The abrupt closing of a beloved restaurant is always a shock. I’ll never forget the day my favorite Szechuan restaurant at the time, Lucky Dragon, closed in the fall of 2007. Expecting to spend the next hour wiping away peppercorn-laced sweat from my brows, I instead found myself staring at a locked door with a handwritten sign saying the restaurant was now permanently closed. My once near-weekly ritual of scarfing down crimson cauldrons of water-boiled fish and piles of blisteringly good fried chicken cubes was no more.
Sad as the demise of Lucky Dragon may have been, life moved on. There were other equally good Szechuan joints around the corner, and I found love in Chung King. Their food numbed my tongue and won my heart.
But what happens when a restaurant closes and there isn’t another to fill the void? With its cozy wooden booths, Sa Rit Gol resembled a country inn and served home-style Korean food. The banchan spread, renowned for its scope and quality, numbered well into the double digits. I loved it. Various kimchi teetered that fine line between fresh and funk, tangy and spicy; bits of candied dried anchovy were deliciously pungent. Some days you’d find baby octopus stir-fried with gojuchang or lotus root gently simmered in a sweet broth.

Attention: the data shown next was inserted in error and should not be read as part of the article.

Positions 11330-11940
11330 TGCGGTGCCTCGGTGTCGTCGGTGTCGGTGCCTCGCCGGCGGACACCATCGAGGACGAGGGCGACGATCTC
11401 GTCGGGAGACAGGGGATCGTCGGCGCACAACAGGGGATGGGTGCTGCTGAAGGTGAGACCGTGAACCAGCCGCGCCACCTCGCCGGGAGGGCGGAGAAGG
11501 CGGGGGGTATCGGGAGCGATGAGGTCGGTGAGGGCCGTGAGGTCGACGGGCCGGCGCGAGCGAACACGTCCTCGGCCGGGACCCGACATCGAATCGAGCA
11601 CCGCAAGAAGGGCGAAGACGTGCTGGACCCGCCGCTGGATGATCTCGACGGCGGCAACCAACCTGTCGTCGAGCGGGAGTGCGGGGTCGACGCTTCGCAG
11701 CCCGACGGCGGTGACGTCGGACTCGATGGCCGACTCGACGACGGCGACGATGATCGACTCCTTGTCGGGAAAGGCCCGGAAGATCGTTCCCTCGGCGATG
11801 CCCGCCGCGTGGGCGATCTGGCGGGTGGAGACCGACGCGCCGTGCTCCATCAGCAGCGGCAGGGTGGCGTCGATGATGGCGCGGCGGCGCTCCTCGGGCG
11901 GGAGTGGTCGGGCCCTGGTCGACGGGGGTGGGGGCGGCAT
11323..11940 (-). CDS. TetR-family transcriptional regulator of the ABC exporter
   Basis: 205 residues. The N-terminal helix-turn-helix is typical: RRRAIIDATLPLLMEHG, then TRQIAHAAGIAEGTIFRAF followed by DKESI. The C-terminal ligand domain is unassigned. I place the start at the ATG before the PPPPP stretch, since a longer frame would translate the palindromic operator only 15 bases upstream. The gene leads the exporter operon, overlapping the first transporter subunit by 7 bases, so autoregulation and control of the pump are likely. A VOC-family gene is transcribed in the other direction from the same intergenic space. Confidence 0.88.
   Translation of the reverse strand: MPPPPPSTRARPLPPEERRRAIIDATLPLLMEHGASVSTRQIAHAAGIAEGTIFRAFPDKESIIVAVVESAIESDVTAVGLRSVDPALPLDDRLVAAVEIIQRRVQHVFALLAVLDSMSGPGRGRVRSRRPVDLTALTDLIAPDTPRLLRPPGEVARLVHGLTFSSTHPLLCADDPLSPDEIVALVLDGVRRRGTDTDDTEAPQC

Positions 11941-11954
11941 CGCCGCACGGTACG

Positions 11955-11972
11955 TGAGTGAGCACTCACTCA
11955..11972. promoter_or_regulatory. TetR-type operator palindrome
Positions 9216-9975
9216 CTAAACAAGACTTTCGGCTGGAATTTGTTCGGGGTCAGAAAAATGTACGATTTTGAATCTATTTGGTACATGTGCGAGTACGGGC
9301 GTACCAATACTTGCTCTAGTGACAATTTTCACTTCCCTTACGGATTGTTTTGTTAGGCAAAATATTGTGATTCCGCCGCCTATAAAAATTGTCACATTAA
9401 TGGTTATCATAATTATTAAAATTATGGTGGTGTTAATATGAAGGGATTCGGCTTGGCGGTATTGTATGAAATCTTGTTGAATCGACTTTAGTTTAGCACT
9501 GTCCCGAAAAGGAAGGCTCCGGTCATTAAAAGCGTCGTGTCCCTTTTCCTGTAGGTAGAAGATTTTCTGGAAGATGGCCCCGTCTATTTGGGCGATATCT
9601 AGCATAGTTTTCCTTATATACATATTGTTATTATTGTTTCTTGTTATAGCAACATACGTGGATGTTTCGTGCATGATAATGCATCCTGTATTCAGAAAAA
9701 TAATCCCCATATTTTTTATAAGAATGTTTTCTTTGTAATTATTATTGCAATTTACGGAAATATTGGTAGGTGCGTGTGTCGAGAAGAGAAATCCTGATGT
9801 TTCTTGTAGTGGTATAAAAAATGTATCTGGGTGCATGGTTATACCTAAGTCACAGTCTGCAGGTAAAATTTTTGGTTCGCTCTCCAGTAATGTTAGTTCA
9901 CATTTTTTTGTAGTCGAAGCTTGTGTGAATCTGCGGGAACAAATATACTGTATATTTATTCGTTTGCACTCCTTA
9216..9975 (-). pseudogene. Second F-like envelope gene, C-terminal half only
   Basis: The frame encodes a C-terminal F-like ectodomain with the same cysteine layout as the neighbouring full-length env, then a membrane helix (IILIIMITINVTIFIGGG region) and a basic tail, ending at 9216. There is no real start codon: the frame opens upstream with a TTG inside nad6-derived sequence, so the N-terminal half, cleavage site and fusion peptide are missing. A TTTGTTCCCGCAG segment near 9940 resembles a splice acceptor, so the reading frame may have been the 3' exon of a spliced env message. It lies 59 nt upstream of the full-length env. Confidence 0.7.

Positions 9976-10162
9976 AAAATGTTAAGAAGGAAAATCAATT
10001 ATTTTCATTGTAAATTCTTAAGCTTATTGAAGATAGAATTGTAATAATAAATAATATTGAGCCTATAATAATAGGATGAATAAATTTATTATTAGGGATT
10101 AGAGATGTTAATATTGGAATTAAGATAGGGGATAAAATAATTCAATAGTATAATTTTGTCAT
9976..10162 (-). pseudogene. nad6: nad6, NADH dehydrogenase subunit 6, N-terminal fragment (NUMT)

I fell head over heels for their famous eun dae goo jorim, cod braised in a sweet-spicy sauce so addicting it could double as heroin. My favorite part was the accompanying slices of luscious daikon, edible sponges soaking up the wonderful sauce. Likewise, their pork belly barbeque was stellar. The primal, fatty slabs of meat were nearly worth the inevitable triple bypass heart surgery. And who can forget the delicate mung bean pancakes, magically held together by a gleaming, gossamer crust.
When it closed, I felt lost. Where else would I spend my nights gorging on incredible home-style Korean cooking, fueled by beer, fortified by soju? My search went on for over a year. Olympic Cheonggukang was good but didn’t possess the refinement or selection. Kobawoo House came the closest (their bossam and mung bean pancakes are amazing) but the banchan was no match. And certainly not a soul bested Sa Rit Gol’s legendary eun dae goo jorim.
But sometime last year, my friend Steph told me a new restaurant, Soban, had opened up a few blocks west of where Sa Rit Gol used to be. She said it served some of the best Korean food I’ll ever have, and she was right. My search for great homestyle Korean food finally ended.